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A Brief History of Florida Criminal Sentencing

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Federal crimes have specific punishments that are set by the central government. Though federal crimes are tried within the states, these Washington-mandated laws are what govern the trial and sentencing. Most criminal cases, however, involve state laws, and therefore state regulations govern criminal sentencing. A good Broward County criminal lawyer is highly familiar with Florida state law, standard sentences for criminal convictions, and mitigating circumstances for convictions.

As a Broward County criminal lawyer can tell you, Florida criminal law and sentencing standards have changed over the years. Prior to 1983, a set of standards was set in place that attempted to create uniformity in sentencing and to ensure that punishments matched the severity of the crime. Legal experts found that these standards were not successful, and in 1983, a legal overhaul created the 1983 Sentencing Guidelines. All offenses were placed into one of nine criminal categories such as murder, drug crimes, and sex crimes. These guidelines became outdated, and legal experts felt that the integrity of the rules had become compromised. In part, this was due to an outbreak of crack cocaine that resulted in overcrowding in criminal facilities.

In 1994, another reformation was put into practice. This overhaul ranked crimes in 10 categories according to severity. Each category had an assigned numerical point value, which could be increased based on prior criminal record and previous offenses. A criminal conviction with 40 points or less resulted in a non-state prison sanction. Crimes with point values between 40 and 52 resulted in discretionary prison or a non-state prison sanction. A score greater than 52 gave criminals a state prison sanction. This system was largely motivated by a desire to cut down on overcrowding in state prisons. The following year, this system was again revised with the Crime Control Act of 1995. Though the basic system remained in place, point values were raised on a number of crimes.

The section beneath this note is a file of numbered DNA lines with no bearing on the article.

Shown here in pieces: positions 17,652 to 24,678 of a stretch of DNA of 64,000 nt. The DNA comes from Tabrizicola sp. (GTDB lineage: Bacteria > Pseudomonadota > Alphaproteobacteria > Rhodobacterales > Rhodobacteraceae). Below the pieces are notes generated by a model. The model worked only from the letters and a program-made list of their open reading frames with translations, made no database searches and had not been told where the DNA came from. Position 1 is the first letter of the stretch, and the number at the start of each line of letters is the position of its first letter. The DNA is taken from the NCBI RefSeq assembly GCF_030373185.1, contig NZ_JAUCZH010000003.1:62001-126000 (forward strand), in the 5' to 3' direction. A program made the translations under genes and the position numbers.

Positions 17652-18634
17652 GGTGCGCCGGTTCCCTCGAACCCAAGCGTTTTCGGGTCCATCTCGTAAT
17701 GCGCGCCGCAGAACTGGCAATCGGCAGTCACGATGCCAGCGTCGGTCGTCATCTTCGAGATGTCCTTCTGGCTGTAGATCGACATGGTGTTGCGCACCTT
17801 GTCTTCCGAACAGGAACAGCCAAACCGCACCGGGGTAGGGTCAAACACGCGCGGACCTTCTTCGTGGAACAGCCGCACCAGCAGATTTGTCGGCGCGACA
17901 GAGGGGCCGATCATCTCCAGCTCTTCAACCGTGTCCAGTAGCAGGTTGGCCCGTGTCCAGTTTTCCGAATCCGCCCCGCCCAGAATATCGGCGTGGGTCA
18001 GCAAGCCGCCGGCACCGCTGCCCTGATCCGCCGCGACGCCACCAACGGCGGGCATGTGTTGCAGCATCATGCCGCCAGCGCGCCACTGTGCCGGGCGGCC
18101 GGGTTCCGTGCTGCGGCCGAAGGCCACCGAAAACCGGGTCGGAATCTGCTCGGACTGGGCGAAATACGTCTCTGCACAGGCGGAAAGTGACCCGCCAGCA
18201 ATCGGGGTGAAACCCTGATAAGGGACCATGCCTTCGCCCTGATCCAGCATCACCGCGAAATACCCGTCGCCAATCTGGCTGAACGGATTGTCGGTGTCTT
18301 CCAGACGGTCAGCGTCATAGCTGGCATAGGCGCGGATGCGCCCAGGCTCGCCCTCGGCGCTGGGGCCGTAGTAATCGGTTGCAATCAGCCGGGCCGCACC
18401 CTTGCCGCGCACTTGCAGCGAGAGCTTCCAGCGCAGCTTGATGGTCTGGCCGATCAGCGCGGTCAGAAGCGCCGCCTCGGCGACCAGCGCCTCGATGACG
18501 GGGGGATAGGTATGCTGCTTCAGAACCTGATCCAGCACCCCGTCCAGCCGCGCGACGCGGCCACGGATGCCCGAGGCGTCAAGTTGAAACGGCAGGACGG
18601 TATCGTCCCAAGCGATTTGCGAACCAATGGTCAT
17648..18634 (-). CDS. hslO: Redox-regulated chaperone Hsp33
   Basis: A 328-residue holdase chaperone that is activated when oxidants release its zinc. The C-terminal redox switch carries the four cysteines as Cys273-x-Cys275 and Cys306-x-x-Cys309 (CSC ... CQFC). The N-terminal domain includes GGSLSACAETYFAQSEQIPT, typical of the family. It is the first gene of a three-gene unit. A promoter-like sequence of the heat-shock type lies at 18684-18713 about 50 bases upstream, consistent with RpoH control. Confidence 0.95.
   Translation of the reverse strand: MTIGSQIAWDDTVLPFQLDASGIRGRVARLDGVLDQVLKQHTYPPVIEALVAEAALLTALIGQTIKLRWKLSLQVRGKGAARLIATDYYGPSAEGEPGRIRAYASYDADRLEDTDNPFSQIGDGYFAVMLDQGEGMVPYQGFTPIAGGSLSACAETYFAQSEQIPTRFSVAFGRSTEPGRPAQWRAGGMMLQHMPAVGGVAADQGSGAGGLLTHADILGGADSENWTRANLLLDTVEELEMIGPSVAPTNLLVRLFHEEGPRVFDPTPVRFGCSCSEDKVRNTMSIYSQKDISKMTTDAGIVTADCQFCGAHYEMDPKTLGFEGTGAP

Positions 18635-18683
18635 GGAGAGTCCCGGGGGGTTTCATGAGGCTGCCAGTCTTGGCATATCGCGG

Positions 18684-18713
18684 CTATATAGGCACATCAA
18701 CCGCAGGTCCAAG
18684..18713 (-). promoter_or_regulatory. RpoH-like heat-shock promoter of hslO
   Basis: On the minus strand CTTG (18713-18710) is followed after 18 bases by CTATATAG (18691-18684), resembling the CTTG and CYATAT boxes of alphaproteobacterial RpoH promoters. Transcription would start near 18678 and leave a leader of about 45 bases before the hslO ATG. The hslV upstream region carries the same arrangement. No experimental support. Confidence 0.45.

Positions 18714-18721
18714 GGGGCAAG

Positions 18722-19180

In 1998, legal experts reformed criminal sentencing once more, creating the Criminal Punishment Code. This system is still adhered to in Florida, and a Broward County criminal lawyer should be extremely familiar with its mandates. Under these new guidelines, the only convictions that receive non-state prison sanctions are those with a point value of 44 or less; everyone else receives a state prison sanction. These guidelines also state mandatory incarceration terms for felonies. A third-degree felony results in up to five years in prison. A second-degree felony results in up to 15 years, and a first-degree felony results in up to 30. Those convicted of a life felony could be sentenced to prison for life.

A Broward County criminal lawyer is well-versed in these standards, but he also knows how to fight for a lesser sentence. First of all, he will attempt to prove your innocence. If you are convicted or you choose to plead guilty, he knows the mitigating circumstances that can get you a much lighter punishment.

Leader & Leader, PA, is an experienced, aggressive Fort Lauderdale criminal defense law firm that has a breadth of experience with drug laws and other criminal charges in Florida. With more than 68 years combined experience, a Broward County criminal lawyer will defend you against drug charges and other criminal charges from pre-case filing efforts to trial and appeal, if necessary. We serve Miami-Dade, Broward, Palm Beach, and Monroe counties in state and federal court criminal matters. For more information, visit or call 954.523.2020. Initial consultations available 24 hours, 7 days a week via telephone.

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